Lee shares her electrolysis journey and results in this post. She has seen success with this method of permanent hair removal.
And the most important thing is, I feel better. Sexier. More feminine. Confident. I can go up to people and not worry about them noticing my hairs. But also, something has shifted within me in the past few months. I’m not so self conscious about it anymore if I have a few black hairs. Maybe its because I have publicly stated that I struggled with it, and that has helped me release some of the shame and false beliefs I was holding myself to before
Katies story starts when she was 11 years old and first noticed, that she was a little more hairy than others. In this post she shares her story to self-acceptance and how she feels about her hirsutism today.
Being a hairy lady not only depleted my bank account, but it took a toll on my self-esteem. I avoided eye contact, social situations, and certain lighting that might put a spotlight on my imperfections. I remember feeling so uncomfortable, constantly thinking that people were staring at the hair. It was holding me back from interacting with the world around me.
Jacqueline writes about what it’s like to date with hirsutism and how she came to realize, that those who see the hair and not the person, probably aren’t worth her time anyways.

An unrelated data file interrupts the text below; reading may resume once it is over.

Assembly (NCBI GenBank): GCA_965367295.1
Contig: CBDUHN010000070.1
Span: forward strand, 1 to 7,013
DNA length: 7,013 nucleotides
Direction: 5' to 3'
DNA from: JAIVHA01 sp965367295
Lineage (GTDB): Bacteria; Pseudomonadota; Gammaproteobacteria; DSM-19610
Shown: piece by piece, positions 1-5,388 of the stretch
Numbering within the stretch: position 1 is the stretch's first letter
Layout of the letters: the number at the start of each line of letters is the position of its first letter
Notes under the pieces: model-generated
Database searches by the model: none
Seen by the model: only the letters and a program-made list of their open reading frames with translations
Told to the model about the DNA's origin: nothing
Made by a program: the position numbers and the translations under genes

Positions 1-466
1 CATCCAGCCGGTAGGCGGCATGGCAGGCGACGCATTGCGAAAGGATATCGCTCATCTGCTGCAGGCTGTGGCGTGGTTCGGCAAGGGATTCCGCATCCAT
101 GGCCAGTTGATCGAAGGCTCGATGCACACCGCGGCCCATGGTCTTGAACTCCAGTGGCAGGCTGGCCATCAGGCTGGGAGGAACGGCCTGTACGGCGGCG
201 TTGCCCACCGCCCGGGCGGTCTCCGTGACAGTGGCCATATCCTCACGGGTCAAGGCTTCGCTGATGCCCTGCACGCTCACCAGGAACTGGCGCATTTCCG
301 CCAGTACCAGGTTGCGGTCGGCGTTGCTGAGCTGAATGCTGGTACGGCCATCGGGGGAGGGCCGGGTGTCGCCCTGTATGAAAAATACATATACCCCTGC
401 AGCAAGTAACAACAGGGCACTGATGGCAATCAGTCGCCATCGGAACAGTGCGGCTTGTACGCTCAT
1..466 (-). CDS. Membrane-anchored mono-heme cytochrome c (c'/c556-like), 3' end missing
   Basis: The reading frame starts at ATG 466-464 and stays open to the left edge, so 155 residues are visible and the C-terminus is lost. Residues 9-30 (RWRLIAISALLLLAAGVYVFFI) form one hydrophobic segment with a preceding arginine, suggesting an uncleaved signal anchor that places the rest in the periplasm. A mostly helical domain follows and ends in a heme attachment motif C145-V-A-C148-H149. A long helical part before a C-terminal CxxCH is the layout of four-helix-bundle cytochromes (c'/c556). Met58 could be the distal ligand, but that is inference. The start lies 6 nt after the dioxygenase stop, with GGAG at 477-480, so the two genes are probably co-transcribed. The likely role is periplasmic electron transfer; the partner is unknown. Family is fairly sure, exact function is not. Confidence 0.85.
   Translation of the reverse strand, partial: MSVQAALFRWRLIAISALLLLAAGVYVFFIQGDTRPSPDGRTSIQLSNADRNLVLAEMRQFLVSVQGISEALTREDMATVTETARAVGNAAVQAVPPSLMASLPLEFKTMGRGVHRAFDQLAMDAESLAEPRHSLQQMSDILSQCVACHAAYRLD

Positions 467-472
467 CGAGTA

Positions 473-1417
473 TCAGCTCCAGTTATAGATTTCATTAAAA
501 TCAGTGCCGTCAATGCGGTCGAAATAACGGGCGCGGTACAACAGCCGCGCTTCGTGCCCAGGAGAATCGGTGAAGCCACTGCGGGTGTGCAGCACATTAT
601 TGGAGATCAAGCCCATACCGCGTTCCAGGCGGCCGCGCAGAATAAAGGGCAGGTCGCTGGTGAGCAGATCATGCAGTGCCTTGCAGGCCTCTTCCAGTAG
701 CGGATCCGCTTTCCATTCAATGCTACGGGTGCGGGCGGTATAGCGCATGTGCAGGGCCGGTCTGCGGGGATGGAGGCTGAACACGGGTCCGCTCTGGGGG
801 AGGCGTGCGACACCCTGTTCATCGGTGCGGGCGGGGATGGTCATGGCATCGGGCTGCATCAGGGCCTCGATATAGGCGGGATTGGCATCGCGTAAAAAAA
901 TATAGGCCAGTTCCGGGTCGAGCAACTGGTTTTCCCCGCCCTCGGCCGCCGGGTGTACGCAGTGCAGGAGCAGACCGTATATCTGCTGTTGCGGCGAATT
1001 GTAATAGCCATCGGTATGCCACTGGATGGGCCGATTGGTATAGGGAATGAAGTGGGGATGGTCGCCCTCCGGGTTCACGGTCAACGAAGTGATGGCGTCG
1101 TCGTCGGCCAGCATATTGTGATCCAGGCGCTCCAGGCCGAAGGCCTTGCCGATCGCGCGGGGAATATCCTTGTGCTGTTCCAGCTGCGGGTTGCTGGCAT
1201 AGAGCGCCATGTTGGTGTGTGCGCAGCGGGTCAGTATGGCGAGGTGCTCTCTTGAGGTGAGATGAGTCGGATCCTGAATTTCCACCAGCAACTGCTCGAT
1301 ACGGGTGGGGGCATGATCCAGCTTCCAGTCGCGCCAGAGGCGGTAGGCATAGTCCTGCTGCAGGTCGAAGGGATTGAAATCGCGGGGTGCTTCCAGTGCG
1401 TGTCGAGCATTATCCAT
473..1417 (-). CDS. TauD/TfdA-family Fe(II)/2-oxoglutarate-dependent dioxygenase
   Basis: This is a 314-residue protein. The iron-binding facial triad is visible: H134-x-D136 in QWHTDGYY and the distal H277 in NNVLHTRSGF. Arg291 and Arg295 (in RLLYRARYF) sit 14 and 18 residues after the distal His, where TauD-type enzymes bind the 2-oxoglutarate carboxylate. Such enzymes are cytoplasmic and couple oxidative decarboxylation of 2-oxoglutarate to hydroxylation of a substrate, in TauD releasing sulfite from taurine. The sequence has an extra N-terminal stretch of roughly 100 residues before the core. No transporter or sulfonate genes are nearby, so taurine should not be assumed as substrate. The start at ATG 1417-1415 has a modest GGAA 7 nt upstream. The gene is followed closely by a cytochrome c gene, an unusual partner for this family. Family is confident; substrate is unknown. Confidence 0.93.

Yet again, I found myself sabotaging dates and even hookups because I was so utterly terrified and embarrassed of giving men a glimpse of my hair. Once, before sleeping with someone new, I snuck into the bathroom to shave my face so it wouldn’t look suspiciously hairy in the morning — that’s how fast my hair grows, thanks to PCOS — but accidentally cut myself. Half-covering the gash, I had to make an excuse and leave abruptly before he could figure out what was going on. I never heard from him again.
In this post Jennifer shares her journey with PCOS and hirsutism. She talks about how it is ok to be inspired by women like Harnaam Kaur and still choose to get laser hair removal.
Sporting a full beard is obviously not for everyone — I am thrilled with my decision to get laser hair removal. Now, at 31, my struggles with PCOS are finally getting better, but I still wish I’d had a role model like Harnaam Kaur. And sometimes, on the days I do feel a little down on myself, I thumb through her Instagram and just bask a little in her body positivity. It just about always does the trick.
With “The Pink Razor Project”, Carly created a platform, where women with hirsutism can share their stories.
The Pink Razor Project is, in short, a revolution! It is about women with facial hair. Bearded ladies. Women with goatees, chops, and ‘staches. The Project is about these women and what their daily lives are like. You might even be one of them, and if you’re not one of them, chances are you know one of them. There are literally millions of us.